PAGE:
If the Lions don’t envision tight end Eric Ebron being in their future plans, ESPN.com’s Michael Rothstein believes it makes sense for the organization to get something for the player via trade. However, if the team plans to trade Ebron and replace him with someone like Jimmy Graham, Rothstein doesn’t understand the logic. The two tight ends put up similar numbers in 2017, and Graham is seven years older than Ebron. Ultimately, the writer doesn’t believe a player like Graham would provide a massive upgrade over Ebron.
The Lions do need an early-down running back, but Rothstein doesn’t believe veteran DeMarco Murray would be a good fit. The running back’s age and declining numbers make the writer wary, and he anticipates the Pro Bowler would earn more than his fellow free agents. Plus, Rothstein points out that there are younger, more intriguing options available via free agency.
With $28MM in cap space and six key contributors heading to free agency, the Lions will look the revamp their defense this offseason, writes Dave Birkett of the Detroit Free Press. Detroit could conceivably be eyeing holes on every unit of their defense, including defensive line, linebacker, and defensive back. “From a needs standpoint, we’re going to make sure obviously we have enough competition in all the situations and you want to have good competition, the best competition you can possibly get,” head coach MattPatricia said of his team’s offseason approach. “So you’re never going to really try to pass up an opportunity for a good player on your team, and whether that puts someone else that’s maybe a good player on your team in a hard spot or a competitive situation, then that’s probably good for you. So that’s what we’re going to do as we go through.” The Lions are apparently already looking to make some moves, as the team is set to meet with cornerback DeShawn Shead this week.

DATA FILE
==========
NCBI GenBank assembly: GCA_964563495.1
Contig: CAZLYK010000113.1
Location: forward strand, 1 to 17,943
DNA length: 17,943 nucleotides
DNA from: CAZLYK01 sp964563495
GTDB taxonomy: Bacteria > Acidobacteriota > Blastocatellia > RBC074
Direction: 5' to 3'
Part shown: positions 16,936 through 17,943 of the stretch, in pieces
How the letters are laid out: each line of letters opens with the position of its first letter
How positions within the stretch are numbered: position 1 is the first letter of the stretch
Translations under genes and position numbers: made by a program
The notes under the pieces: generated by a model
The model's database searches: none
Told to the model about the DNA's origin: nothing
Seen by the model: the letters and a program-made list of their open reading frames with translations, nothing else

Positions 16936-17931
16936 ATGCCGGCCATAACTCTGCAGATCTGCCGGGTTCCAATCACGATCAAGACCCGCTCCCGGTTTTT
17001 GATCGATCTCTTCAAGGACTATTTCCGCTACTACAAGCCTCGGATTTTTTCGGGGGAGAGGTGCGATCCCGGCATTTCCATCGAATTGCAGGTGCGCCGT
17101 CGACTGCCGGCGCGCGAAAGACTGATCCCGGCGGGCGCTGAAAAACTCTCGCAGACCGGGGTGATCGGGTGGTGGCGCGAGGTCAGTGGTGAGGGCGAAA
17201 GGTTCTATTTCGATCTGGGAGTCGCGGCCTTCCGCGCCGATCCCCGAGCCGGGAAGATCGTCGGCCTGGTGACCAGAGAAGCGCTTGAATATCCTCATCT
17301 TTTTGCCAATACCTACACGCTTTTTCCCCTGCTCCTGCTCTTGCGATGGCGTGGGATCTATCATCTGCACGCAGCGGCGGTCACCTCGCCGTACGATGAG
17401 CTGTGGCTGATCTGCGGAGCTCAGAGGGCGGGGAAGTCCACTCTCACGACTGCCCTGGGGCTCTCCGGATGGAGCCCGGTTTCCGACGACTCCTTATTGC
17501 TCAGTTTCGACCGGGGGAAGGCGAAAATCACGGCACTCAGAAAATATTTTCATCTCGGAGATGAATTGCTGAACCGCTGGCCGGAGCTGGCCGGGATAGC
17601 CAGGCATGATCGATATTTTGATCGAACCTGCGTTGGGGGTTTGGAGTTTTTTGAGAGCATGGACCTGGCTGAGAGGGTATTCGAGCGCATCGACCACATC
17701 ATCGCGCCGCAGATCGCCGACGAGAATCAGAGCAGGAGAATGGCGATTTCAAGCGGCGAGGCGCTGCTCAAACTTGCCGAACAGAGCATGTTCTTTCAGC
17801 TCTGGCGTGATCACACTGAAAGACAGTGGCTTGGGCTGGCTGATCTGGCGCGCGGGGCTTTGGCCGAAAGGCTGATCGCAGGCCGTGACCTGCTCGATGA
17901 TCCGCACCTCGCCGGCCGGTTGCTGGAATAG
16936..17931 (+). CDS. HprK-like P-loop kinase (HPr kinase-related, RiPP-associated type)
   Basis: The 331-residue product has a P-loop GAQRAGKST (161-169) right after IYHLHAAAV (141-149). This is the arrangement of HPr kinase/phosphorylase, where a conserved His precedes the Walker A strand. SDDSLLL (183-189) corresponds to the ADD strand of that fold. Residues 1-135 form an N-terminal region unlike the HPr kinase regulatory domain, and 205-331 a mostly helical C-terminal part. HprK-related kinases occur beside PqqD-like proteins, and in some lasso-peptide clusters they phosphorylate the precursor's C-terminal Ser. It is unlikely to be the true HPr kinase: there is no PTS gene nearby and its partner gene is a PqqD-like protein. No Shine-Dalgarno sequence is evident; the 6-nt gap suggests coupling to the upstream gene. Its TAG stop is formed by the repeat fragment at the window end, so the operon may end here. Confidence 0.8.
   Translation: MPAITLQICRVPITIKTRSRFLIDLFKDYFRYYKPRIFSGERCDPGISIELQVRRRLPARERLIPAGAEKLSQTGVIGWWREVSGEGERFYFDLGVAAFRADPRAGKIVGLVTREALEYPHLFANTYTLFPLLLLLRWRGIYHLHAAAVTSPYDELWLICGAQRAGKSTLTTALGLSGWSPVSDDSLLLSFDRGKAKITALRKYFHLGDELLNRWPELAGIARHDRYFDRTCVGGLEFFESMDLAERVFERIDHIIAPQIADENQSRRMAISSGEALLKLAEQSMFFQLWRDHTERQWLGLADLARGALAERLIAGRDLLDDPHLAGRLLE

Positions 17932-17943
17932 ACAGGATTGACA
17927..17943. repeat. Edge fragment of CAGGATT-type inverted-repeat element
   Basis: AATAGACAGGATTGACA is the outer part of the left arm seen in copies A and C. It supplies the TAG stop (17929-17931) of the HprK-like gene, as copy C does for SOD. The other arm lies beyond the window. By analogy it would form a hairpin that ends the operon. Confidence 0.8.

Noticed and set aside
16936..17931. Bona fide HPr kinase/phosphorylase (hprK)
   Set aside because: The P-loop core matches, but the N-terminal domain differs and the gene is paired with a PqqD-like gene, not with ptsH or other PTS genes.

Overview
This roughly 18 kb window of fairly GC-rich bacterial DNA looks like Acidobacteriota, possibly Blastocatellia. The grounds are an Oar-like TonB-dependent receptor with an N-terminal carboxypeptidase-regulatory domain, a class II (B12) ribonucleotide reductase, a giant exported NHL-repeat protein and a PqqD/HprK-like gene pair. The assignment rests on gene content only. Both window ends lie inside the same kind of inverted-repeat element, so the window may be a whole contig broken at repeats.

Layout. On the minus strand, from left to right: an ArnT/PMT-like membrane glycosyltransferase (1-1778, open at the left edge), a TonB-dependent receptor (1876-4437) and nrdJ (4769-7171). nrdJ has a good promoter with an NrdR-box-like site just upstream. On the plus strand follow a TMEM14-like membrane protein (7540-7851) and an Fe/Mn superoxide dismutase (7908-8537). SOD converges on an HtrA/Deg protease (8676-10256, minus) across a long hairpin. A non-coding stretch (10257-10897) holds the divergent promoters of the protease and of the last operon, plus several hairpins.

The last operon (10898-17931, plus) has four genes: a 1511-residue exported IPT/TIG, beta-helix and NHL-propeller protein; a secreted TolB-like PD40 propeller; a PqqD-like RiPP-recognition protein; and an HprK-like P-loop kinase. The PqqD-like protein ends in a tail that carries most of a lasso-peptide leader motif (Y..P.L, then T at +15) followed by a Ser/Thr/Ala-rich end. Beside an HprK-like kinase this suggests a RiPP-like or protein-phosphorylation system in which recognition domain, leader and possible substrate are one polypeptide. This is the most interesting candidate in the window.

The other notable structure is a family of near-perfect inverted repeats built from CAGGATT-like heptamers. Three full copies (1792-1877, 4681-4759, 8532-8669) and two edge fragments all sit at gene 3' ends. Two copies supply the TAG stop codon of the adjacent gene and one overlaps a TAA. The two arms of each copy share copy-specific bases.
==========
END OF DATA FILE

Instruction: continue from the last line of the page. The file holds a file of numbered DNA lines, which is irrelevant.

The Buccaneers want Brent Grimes back next season, reports Rick Stroud of the Tampa Bay Times (via Twitter). Of course, as the reporter notes, the veteran’s return will depend on the offer. The 34-year-old spent the past two seasons in Tampa Bay, compiling seven interceptions in 29 games.
NFL free agency will get underway on Wednesday, March 14th, and while the list of free agents will change between now and then, we do have some idea of who will be available when free agency kicks off. The frenzy is right around the corner and it’s time for us to break down the outlook for each position. After looking at offense on Monday, we’ll tackle defense and special teams today.